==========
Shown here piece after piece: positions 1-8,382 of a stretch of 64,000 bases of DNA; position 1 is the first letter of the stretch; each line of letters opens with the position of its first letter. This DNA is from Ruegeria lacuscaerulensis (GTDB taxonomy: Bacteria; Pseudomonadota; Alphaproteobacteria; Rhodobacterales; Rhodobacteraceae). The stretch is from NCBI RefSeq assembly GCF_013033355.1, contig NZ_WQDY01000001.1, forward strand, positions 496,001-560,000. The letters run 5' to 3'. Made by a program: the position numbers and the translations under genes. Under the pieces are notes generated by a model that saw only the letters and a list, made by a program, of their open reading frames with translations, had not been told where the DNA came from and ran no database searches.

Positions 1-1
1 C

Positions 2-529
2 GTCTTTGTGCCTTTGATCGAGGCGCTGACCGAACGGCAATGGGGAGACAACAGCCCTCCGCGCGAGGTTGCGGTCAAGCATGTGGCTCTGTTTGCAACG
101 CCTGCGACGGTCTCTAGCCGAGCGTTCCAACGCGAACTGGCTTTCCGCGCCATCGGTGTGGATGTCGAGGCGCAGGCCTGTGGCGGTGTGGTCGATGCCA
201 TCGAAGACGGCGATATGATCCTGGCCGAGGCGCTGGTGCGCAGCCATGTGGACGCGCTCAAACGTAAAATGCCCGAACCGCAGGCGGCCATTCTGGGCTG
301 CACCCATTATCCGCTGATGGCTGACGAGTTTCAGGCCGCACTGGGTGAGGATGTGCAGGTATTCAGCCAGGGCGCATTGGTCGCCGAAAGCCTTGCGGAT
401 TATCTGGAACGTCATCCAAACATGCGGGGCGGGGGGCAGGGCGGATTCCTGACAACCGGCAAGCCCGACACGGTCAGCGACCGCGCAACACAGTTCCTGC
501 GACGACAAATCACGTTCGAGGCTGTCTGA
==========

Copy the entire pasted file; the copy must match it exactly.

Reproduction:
Shown here piece after piece: positions 1-8,382 of a stretch of 64,000 bases of DNA; position 1 is the first letter of the stretch; each line of letters opens with the position of its first letter. This DNA is from Ruegeria lacuscaerulensis (GTDB taxonomy: Bacteria; Pseudomonadota; Alphaproteobacteria; Rhodobacterales; Rhodobacteraceae). The stretch is from NCBI RefSeq assembly GCF_013033355.1, contig NZ_WQDY01000001.1, forward strand, positions 496,001-560,000. The letters run 5' to 3'. Made by a program: the position numbers and the translations under genes. Under the pieces are notes generated by a model that saw only the letters and a list, made by a program, of their open reading frames with translations, had not been told where the DNA came from and ran no database searches.

Positions 1-1
1 C

Positions 2-529
2 GTCTTTGTGCCTTTGATCGAGGCGCTGACCGAACGGCAATGGGGAGACAACAGCCCTCCGCGCGAGGTTGCGGTCAAGCATGTGGCTCTGTTTGCAACG
101 CCTGCGACGGTCTCTAGCCGAGCGTTCCAACGCGAACTGGCTTTCCGCGCCATCGGTGTGGATGTCGAGGCGCAGGCCTGTGGCGGTGTGGTCGATGCCA
201 TCGAAGACGGCGATATGATCCTGGCCGAGGCGCTGGTGCGCAGCCATGTGGACGCGCTCAAACGTAAAATGCCCGAACCGCAGGCGGCCATTCTGGGCTG
301 CACCCATTATCCGCTGATGGCTGACGAGTTTCAGGCCGCACTGGGTGAGGATGTGCAGGTATTCAGCCAGGGCGCATTGGTCGCCGAAAGCCTTGCGGAT
401 TATCTGGAACGTCATCCAAACATGCGGGGCGGGGGGCAGGGCGGATTCCTGACAACCGGCAAGCCCGACACGGTCAGCGACCGCGCAACACAGTTCCTGC
501 GACGACAAATCACGTTCGAGGCTGTCTGA